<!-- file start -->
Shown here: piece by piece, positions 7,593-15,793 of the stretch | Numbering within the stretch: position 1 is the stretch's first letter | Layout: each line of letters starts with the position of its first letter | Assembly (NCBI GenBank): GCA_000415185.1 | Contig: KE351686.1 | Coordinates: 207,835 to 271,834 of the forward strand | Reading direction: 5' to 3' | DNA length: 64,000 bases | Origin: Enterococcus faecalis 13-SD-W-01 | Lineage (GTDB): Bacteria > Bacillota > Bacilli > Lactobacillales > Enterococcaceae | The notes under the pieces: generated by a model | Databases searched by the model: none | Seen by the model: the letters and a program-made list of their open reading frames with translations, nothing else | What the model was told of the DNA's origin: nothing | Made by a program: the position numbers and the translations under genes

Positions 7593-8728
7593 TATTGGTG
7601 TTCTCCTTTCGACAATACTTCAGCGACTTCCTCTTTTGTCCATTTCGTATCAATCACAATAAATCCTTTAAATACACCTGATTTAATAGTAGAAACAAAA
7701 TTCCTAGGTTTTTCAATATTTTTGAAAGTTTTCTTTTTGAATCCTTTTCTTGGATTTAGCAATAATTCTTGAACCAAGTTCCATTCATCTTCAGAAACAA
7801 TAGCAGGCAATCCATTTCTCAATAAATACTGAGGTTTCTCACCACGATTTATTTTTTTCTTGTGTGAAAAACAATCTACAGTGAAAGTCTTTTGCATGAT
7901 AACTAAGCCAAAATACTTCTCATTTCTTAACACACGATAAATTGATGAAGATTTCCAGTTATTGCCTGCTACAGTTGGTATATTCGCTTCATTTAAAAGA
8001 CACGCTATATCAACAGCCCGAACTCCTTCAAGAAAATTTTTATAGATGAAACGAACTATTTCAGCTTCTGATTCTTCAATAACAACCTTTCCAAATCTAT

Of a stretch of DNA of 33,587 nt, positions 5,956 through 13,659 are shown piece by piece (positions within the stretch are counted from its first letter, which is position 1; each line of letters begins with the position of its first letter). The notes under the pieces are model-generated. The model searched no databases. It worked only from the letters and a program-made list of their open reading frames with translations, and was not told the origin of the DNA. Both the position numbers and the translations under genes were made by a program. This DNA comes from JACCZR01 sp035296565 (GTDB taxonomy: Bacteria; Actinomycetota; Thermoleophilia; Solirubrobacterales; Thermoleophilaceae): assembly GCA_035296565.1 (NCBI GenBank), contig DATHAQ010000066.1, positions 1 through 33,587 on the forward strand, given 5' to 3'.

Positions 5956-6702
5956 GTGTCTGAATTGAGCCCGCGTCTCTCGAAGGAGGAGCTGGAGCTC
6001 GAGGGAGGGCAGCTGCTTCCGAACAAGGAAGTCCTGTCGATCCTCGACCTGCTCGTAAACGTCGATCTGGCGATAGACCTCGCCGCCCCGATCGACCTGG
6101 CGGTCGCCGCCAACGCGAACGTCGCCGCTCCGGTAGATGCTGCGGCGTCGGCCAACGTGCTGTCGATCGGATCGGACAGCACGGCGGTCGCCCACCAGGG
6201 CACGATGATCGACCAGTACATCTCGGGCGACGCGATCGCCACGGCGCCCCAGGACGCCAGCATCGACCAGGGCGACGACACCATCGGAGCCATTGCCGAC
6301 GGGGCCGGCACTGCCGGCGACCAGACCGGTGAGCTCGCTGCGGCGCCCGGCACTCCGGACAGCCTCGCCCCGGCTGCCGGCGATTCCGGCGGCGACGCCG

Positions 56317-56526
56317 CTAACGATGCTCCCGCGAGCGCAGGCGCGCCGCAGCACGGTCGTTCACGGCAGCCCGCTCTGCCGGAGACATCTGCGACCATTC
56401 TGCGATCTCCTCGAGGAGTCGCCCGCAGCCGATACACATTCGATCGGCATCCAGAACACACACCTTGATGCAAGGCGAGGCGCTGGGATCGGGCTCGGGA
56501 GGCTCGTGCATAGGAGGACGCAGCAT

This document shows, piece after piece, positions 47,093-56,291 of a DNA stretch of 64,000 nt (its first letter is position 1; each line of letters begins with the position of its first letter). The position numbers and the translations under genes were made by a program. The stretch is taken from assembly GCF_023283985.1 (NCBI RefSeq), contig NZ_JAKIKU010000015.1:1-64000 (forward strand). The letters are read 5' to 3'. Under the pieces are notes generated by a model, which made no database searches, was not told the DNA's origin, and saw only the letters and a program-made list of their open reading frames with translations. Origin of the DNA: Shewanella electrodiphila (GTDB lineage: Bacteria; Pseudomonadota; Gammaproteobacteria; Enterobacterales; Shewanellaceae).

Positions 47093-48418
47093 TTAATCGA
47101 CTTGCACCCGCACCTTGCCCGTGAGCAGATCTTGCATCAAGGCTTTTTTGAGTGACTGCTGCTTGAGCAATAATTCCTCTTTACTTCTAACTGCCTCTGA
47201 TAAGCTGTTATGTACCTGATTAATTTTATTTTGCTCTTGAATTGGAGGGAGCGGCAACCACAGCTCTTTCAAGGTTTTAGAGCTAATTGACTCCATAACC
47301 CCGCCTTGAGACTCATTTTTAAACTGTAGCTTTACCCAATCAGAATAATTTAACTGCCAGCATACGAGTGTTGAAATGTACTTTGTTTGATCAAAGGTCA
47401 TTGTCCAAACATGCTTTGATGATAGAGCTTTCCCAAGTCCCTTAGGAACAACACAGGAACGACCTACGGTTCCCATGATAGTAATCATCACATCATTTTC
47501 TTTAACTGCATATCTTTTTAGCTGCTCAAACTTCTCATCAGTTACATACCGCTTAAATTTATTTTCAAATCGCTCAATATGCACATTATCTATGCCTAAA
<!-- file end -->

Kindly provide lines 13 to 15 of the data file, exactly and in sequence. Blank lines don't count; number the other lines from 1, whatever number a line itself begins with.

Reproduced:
6101 CGGTCGCCGCCAACGCGAACGTCGCCGCTCCGGTAGATGCTGCGGCGTCGGCCAACGTGCTGTCGATCGGATCGGACAGCACGGCGGTCGCCCACCAGGG
6201 CACGATGATCGACCAGTACATCTCGGGCGACGCGATCGCCACGGCGCCCCAGGACGCCAGCATCGACCAGGGCGACGACACCATCGGAGCCATTGCCGAC
6301 GGGGCCGGCACTGCCGGCGACCAGACCGGTGAGCTCGCTGCGGCGCCCGGCACTCCGGACAGCCTCGCCCCGGCTGCCGGCGATTCCGGCGGCGACGCCG